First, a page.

Back in the early to mid-'90s when I was writing and submitting serious short fiction, or what I would categorize now as 'sh*t no one wanted to read' I found a champion of my work on the Internet. I submitted a short story called 'sale' about a man who finds the meaning of his life while rummaging through the house and making the acquaintance of an old woman who put everything in her home up for sale (Get it? Clever title). I submitted the story to a website called Aspiring Writer and found a kindred spirit in the form of the creator/editor of the website whose name was Annie (don't get used to the name, it changes later).
It was nice to find someone that appreciated my work although why couldn't that person be an editor at the New Yorker magazine? I know, I sound ungrateful considering how Annie had always encouraged me. In fact 'sale' was named Best Short Story of the year on Aspiring Writer and I received a check for $25. Being paid for my writing was a new and happy experience for me.
Over time I not only submitted stories to Aspiring Writer, but cartoons as well that were all writing-related. After awhile, when other obligations came into play, the website shut down, but our friendship continued. Annie lived in Oregon, or as I would say with my Jersey accent 'Or-E-gone' which she repeatedly admonished me on.
"It's Or-gan," she pronounced it slowly for my untrained east coast ears to comprehend. "Emphasis on the 'OR'".
Annie's first husband Eric built computers and when I told them I was looking, he actually built one for me. It was this oddly-shaped silver box that didn't look like anything I've ever seen but damn if it wasn't faster than anything on the market. Sadly, that was 10 or more years ago. I still use it while the rest of the computer world has passed us by. The thing sounds like a coffee maker when it runs, but not like the new Keurig machines -- more like an old Mr. Coffee with a picture of Joe DiMaggio on the box. It's a hand-cranked phone in a cellular world.
It was at this same time that I had watched the new Star Wars movie The Phantom Menace and Annie and I talked about how Darth Maul may have been the best character and could not believe they killed him off so quickly (oh, spoiler alert). This conversation led to two things, the first being when I received my new computer, the screen saver was a montage of pictures of Darth Maul which, by the way, is still my screen saver.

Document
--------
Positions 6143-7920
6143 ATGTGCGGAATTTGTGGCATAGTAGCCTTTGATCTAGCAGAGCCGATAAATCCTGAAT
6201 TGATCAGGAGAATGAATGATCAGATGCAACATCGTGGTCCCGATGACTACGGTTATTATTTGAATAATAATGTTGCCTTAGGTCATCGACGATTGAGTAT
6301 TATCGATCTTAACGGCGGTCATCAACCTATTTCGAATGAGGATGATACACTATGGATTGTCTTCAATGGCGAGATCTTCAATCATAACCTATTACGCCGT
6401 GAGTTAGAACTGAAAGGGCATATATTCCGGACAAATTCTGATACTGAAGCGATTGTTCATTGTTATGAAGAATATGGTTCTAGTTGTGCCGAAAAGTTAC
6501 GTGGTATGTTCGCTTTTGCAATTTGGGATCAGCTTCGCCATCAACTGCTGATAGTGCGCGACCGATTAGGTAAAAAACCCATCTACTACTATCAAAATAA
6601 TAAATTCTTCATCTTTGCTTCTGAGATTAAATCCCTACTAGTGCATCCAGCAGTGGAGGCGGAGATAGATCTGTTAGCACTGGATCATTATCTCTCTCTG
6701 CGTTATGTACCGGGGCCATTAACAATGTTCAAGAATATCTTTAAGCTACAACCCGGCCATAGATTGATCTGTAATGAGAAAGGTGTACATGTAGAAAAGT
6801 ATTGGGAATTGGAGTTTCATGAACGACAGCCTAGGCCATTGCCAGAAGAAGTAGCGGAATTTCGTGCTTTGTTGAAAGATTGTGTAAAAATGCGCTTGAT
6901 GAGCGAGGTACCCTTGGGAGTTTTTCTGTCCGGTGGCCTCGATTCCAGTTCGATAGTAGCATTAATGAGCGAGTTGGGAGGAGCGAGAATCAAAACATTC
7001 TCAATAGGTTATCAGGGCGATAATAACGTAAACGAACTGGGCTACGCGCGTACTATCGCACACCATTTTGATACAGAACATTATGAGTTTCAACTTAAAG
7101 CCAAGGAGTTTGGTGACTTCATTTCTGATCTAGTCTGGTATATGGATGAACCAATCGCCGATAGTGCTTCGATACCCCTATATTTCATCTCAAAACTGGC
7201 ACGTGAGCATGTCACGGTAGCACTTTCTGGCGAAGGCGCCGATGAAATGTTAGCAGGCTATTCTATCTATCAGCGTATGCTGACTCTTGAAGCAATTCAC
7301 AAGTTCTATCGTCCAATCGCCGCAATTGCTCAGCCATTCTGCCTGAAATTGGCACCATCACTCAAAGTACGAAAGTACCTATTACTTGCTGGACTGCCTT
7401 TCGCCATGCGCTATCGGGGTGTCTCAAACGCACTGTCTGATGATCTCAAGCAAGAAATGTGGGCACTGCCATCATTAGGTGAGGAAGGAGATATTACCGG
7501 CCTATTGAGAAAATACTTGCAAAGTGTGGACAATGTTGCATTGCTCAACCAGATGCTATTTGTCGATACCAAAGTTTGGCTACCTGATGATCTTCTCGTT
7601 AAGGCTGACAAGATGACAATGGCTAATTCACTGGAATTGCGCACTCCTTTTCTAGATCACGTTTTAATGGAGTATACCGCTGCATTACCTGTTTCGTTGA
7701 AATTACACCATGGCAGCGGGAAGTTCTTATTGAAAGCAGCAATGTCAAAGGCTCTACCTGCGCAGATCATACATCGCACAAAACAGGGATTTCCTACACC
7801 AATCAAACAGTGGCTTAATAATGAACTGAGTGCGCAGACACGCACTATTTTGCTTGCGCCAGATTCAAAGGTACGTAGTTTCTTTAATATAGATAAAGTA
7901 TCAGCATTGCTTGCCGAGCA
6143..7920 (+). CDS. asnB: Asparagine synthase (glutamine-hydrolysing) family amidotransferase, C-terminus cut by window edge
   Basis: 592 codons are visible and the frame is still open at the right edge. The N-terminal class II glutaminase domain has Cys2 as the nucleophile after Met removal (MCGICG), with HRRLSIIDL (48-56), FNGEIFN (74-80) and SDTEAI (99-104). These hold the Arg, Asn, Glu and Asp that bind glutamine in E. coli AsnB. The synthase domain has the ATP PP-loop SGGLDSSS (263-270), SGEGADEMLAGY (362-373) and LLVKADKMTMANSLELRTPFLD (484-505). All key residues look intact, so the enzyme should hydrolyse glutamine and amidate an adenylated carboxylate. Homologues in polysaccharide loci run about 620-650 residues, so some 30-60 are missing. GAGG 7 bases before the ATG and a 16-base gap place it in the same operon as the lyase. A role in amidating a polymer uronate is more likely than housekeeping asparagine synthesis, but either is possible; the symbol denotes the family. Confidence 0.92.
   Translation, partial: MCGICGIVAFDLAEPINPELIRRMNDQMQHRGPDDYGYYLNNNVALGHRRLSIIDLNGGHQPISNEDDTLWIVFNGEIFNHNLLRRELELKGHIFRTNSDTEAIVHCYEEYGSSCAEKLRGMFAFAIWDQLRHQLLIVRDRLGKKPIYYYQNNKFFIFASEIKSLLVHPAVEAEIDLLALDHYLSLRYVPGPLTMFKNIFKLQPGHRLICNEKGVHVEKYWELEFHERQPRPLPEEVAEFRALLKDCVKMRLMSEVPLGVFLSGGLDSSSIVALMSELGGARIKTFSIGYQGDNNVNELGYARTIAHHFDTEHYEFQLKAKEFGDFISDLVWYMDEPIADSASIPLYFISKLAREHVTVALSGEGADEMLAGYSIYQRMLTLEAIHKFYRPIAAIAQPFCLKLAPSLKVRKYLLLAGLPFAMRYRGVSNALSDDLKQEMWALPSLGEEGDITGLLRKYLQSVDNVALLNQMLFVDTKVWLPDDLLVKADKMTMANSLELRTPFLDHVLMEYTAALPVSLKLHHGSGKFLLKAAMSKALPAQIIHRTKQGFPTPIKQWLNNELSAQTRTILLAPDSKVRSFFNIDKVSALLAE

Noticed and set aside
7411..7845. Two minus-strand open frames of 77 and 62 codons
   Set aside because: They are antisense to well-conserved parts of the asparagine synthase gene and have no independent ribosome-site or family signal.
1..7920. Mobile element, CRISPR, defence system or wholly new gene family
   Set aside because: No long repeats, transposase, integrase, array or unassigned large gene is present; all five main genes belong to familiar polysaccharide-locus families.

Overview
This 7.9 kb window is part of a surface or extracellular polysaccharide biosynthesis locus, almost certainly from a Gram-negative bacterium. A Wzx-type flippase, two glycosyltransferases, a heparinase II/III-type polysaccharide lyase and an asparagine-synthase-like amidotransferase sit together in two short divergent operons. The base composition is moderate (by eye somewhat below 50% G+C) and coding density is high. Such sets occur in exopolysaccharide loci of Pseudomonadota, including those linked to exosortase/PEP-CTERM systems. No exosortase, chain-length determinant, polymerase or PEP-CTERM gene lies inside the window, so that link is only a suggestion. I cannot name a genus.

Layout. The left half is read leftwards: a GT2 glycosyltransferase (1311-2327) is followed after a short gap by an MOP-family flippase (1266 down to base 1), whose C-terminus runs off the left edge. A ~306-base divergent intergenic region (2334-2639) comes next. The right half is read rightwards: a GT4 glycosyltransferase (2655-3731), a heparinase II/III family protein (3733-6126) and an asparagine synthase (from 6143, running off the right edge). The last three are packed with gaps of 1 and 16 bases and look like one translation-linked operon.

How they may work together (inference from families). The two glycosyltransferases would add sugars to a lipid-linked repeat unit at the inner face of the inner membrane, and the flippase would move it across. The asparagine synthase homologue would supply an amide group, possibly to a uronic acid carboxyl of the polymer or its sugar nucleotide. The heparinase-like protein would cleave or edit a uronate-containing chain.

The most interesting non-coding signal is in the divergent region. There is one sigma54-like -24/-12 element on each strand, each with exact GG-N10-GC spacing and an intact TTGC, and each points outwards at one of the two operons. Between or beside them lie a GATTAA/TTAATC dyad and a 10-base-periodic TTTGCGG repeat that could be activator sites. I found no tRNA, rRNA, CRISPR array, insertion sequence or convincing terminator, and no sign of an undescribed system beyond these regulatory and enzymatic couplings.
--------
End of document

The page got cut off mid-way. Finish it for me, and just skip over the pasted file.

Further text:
The other being how our salutations on emails and conversations had changed forever.
Every email I received from Annie would start, "Hey, Darth" and end with her signature of "Darth." Phone calls were the same way, for whatever reason we had adopted new names for ourselves (in Annie's case it wouldn't be the last time she changed her name). Once in a while I would get a late night call, "Aye, Darth how ya doin'?" To me, she sounded like a character from the movie Fargo ("so you were with the little fella then?", "Yah"). She would always ask me what I was working on and I would always make excuses as to why I wasn't writing. There is only so much rejection a person could take in life and I decided to focus most of my energy on the rejections that incurred in my love life.
Then on one of those late night calls when she asked me what I was working on I told her my idea of starting a blog.
"Do ya' have a name for it?" she asked and I replied, "Conflict and Scotch."
"Hold on," she said. There was silence on the other end for a few minutes and when she returned to the line she said, "Ok, just bought the URL name -- now you have no excuse."
And she was right. Shortly after that 'Conflict and Scotch' was born.
Over the years a few things happened. For reasons unknown to me Annie became Marea (that screwed up my cell phone contact list). She also divorced her first husband, Eric, the man who built the fastest hand-cranked computer in the world, and then she met and married Larry, who would be the love of her life.